• mergenmergen Just Joined Registered Posts: 67
    Why don't you look for another job then, as it was mentioned above?
    You sound like you like to moan a bit, instead of taking action or acting upon it!
    You need to create your own luck!
  • JenboJenbo Registered Posts: 21
    I have only been employed there for just under 2 years and before that changed a couple times before that. I don't want to keep changing as it doesn't look goof on cv and I just want to settle somewhere, plus I am not in a position of doing this as my husband has been very poorly for about 3 years and it is still ongoing so that isn't really a good situation to be changing jobs in. Nothing is as easy as it seems and all well and good people saying things but in reality it isn't.

    All I want is some other ideas of how to gain experience, the only way that seems obtainable at the moment seems to be another licensed member to mentor me as aat have said before.
  • mergenmergen Just Joined Registered Posts: 67
    @Jenbo its never easy. We all have problems/issues/difficulties, but it all comes down to how badly you want it.
    You were presented with options above yet you were quick to find reason/s to dismiss them.
    As the saying goes, unless you want to help yourself nobody will!
  • JenboJenbo Registered Posts: 21
    And everyone's situation is different. My husband has had 2 courses of major surgery, one life saving with another yet to go and I am being sensible on that front with changing jobs. My reasons are genuine and reality for me.

    This forum seems to be a place for people to have a go and make digs hence why I hardly use it.
  • CSan89CSan89 WiltshireRegistered Posts: 105
    Your original question was how to gain experinece and you have been given near enough every answer possible.

    I’m sorry to hear the your personal life is hard at the moment and I believe you are probably doing the right thing by staying where you are and concentrating on family. I did the same before starting AAT. Luckily I’m now in the position where I have enough time to study ACA, work full time and have a family life. (Who needs sleep)

    Maybe give it a year or two and look at studying again when your personal life isn’t as difficult.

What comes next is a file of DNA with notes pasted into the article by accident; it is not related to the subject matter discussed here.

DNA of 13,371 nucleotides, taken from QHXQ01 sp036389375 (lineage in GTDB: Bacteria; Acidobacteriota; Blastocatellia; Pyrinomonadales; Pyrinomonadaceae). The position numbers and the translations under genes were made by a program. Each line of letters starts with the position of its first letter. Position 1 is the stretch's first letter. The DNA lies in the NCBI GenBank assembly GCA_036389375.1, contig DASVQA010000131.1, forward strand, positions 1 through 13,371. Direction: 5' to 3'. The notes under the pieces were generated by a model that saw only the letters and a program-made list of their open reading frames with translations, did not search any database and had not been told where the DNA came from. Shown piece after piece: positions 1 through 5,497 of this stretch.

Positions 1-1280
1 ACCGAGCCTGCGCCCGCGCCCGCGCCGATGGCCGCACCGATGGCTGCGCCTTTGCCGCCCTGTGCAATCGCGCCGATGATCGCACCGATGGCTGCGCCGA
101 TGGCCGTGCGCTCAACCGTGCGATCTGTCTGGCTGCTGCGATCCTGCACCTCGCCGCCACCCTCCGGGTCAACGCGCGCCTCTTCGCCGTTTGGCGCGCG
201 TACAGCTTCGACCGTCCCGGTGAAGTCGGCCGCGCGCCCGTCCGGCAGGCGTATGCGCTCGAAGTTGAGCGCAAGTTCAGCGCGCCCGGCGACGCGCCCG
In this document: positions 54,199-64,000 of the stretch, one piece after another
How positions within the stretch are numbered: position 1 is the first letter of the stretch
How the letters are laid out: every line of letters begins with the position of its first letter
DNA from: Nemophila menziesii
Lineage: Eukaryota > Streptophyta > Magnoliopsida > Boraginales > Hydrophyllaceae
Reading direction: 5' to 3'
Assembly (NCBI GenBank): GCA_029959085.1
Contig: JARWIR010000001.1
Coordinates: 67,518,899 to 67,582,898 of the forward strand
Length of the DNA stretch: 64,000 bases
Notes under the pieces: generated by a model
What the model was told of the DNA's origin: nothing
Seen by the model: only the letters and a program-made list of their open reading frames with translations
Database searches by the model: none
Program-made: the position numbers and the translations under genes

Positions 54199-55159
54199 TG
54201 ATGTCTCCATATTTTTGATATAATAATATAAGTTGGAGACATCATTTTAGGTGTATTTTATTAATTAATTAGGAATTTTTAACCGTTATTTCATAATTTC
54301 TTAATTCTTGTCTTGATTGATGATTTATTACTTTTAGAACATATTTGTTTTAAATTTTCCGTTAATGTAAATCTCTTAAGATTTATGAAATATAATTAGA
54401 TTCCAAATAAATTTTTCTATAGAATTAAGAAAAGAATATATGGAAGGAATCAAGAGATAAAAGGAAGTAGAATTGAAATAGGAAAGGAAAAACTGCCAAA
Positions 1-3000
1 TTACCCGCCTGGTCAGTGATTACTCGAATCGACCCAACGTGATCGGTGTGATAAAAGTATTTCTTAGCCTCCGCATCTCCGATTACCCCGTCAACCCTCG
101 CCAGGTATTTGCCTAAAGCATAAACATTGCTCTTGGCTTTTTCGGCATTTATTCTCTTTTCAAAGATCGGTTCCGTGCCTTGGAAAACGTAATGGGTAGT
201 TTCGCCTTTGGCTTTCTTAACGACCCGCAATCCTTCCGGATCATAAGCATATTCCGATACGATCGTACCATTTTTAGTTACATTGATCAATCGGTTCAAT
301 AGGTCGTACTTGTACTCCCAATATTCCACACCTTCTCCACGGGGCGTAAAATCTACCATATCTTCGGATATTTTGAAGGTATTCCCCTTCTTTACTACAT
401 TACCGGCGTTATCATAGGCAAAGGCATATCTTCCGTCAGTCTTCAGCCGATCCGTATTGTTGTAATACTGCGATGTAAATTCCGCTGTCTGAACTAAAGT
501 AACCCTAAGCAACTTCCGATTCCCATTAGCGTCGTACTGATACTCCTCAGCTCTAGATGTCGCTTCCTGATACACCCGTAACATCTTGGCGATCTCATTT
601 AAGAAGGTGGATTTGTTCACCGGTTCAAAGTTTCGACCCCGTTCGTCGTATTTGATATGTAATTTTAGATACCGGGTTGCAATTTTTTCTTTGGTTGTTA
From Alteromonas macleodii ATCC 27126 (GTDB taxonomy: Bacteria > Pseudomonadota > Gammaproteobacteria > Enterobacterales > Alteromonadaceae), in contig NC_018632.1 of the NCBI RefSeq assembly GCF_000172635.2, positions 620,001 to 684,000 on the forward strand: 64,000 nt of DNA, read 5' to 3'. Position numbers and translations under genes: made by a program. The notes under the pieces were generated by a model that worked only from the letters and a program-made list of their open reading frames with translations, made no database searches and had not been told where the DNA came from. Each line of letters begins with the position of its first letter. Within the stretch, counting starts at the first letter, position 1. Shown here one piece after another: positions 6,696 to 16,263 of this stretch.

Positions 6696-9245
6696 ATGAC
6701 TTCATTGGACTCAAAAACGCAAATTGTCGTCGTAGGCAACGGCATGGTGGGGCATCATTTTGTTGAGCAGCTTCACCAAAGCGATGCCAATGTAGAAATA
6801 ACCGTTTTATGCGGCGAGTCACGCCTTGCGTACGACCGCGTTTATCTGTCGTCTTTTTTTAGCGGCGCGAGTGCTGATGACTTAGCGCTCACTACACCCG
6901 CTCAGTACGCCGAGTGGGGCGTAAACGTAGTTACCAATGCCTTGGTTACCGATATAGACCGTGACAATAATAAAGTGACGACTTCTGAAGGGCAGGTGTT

Have you been to any AAT branch meetings? A lot of them have payroll and tax CPD sessions which may help you on your way. Great for networking too and most importantly free :)
  • JenboJenbo Registered Posts: 21
    @CSan89, it's not so much the studying that is the problem as I completed aat whilst all this was going on, it's the practical experience that's the problem really. I have been to a couple of branch events and they were quite informative.

    I may have to just come to terms with the fact that I can't offer many services, even though most people wanting a bookkeeper also want payroll and small businesses/self employed also want tax returns.

    Thank you for your understanding response
  • burgburg Experienced Mentor GloucesterModerator, FMAAT, AAT Licensed Accountant Posts: 1,354
    Some excellent advice given above.

    You are correct in that many clients you take on will want payroll and tax work.

    Experience is essential. There is no way around it. As you will no doubt have found from you current studies and work, that what you learn in a classroom only has some resemblance to what goes on in your job.

    If you are truly serious about wanting to run your own practice then you need to get out there and get the experience you need to deliver that. Life is hard and does get in the way. We have built our practice whilst raising 4 children. We started it aged 24 and built upon it from there. I took time to gain the experience needed first.

    Sit yourself down and figure out where you are heading. Then start with now. What will it take to get to where you want to go? Avoid doing things that don't help you to reach your goal. Make extra effort to achieve your goal as quickly as possible but in the best way possible too.

    Good luck

  • readerreader Experienced Mentor MAAT, AAT Licensed Accountant Posts: 789
    Do you have any friends or family that require payroll? Do it for them for free?

    Otherwise, you will probably have to attend a branch meeting and ask the chairman to announce to the delegates that you are looking for work experience.

    ATT will help in the CPD section of the payroll licence.

    I recently got payroll added to my practising certificate- I've been doing payroll for family for years and used ATT as CPD for payroll (Paper 3 Business Compliance).

    As others have said, you need knowledge and experience (not just experience).